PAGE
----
Protein for Teenage Athletes
Teenage athletes commonly ask how much protein they need to consume to support their performance goals. Let’s take a look at the protein requirements for teenage athletes. Then we will explore easy ways to add protein to a teenage athlete’s meals and snacks.
Nutrition Needs of Teenage Athletes
Prior to considering protein needs for teenage athletes, it is important to first ensure the teen is consuming adequate calories in their diet. If a teen is not consuming enough calories to support health, growth, development, and daily physical activity, the protein consumed in the diet may be broken down and used for energy (1, 2).
Thus, teenage athletes first need to make sure they are consuming enough calories in their diet to support their daily energy needs. This then allows for the protein that the athlete consumes to be utilized for its primary purposes, such as building and repairing muscle mass (1, 2).
Protein Requirements of Teenage Athletes
Although there is limited research in the adolescent population, general recommendations are for athletes to consume ~ 0.3 grams of protein/kg body weight with each meal or snack (1, 2, 3). This calculates to be in the range of 15-25 grams of protein at each eating occasion; with larger athletes needing more protein than smaller athletes.
If the protein is spread over three meals and two snacks (5 eating occasions), the daily protein intake would be in the range of 1.5 g/kg/day (2). As a reminder, eating protein alone will not result in an athlete gaining muscle mass. For athletes to build muscle, protein intake must be combined with a well-planned strength and conditioning program.
Easy Ways to Increase Protein for Teenage Athletes
Let’s now explore ways to help teenage athletes meet their protein needs at meals and snacks.
Adding Protein to Breakfast for Teenage Athletes
It is not uncommon for teenage athletes to grab a quick breakfast on the way out the door. Thus, it can be helpful for teens to have easy ideas for ways to add protein to breakfast on-the-go.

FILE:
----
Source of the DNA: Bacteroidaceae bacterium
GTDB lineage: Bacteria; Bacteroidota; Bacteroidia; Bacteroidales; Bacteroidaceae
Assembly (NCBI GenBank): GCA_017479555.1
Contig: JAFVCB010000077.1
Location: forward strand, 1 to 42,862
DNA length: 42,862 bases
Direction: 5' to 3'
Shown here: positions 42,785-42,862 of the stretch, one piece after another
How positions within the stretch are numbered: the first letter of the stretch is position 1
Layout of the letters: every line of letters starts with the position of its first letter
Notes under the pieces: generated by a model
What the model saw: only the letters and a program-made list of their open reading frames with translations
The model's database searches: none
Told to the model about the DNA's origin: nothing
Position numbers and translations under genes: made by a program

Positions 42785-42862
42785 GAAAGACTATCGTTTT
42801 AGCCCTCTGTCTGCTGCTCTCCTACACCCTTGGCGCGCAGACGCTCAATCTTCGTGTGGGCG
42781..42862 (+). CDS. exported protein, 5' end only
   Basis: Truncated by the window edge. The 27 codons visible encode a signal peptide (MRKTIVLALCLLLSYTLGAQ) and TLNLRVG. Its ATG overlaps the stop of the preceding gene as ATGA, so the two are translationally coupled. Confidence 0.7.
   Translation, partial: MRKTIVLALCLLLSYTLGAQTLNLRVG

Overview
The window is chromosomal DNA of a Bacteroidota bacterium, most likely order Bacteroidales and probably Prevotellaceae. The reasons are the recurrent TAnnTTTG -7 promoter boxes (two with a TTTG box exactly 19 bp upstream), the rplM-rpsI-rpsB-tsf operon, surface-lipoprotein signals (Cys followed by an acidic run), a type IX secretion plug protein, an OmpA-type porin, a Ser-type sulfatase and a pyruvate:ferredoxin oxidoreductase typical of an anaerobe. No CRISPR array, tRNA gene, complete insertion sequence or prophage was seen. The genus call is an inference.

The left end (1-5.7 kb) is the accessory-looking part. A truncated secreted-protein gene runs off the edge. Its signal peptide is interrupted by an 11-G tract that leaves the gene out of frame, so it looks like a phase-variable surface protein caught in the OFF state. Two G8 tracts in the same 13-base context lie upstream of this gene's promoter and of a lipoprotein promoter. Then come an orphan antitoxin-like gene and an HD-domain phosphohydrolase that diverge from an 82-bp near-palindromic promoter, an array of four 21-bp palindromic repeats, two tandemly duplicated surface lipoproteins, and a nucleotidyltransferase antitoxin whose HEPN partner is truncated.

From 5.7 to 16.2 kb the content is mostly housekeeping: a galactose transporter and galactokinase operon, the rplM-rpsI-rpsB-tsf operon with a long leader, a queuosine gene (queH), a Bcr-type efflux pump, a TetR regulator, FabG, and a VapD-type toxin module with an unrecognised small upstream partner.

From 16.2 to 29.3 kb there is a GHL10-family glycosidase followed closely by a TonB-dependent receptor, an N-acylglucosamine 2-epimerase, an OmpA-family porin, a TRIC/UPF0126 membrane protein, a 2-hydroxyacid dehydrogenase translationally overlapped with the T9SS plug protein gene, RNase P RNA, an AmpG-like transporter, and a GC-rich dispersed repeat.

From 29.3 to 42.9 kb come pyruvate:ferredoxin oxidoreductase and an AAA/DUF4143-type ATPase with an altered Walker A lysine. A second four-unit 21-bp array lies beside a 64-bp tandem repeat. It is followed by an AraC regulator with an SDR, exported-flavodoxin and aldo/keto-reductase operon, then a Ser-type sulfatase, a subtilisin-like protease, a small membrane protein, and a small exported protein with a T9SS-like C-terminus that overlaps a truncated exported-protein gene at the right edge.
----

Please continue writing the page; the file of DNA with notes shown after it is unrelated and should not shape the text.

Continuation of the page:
Ideas for adding protein to breakfast include:
- Fruit smoothie
- Eggs, hard-boiled eggs
- Individual containers of Greek yogurt or cottage cheese
- High-protein milk
- String cheese, cheese sticks, sliced cheese
- Turkey or chicken sausage
- Nuts, nut butters
- Ham, turkey, grilled chicken
- Protein pancakes or waffles (i.e., Kodiak Cakes®)
- Protein overnight oats
Protein for Teenage Athletes Following a Plant-Based Diet
- Soy milk, soy yogurt, tofu
- Plant-based, high-protein milk
- Vegan egg substitutes
- Nuts, nut butters
- Seeds, seed butters
- Quinoa (use in breakfast bowl)
- Beans, hummus
Adding Protein to Lunch and Dinner for Teenage Athletes
Quick and easy ways to add protein to a teenage athlete’s lunch and dinner include:
- Shredded rotisserie chicken
- Pre-cooked, frozen chicken or steak fajita meat
- Pre-cooked, frozen Italian turkey meatballs
- Single-serving pouches of tuna or salmon
- Deli meat: Turkey, chicken, ham, roast beef
- Reduced-fat sliced cheese, string cheese, cheese sticks
- Tofu, tempeh, seitan
- Edamame, beans, lentils, hummus, seeds, quinoa
- Hard-boiled eggs
- Nuts and nut butter
High-Protein Snacks for Teenage Athletes
In addition to well-planned meals, teenage athletes should enjoy healthy snacks that can provide energy for daily activities and support their protein needs. I encourage athletes to view snacks as “mini-meals” in which they combine a carbohydrate-rich food item with a food containing lean protein.
Easy “mini-meal” snack ideas for teenage athletes include:
- Beef or turkey jerky with granola bars
- Peanut butter and jelly on whole wheat bread
- Hard-boiled eggs with grapes
- String cheese with pretzels
- Greek yogurt with berries and granola
- Cottage cheese with pineapple
- Hummus with pita chips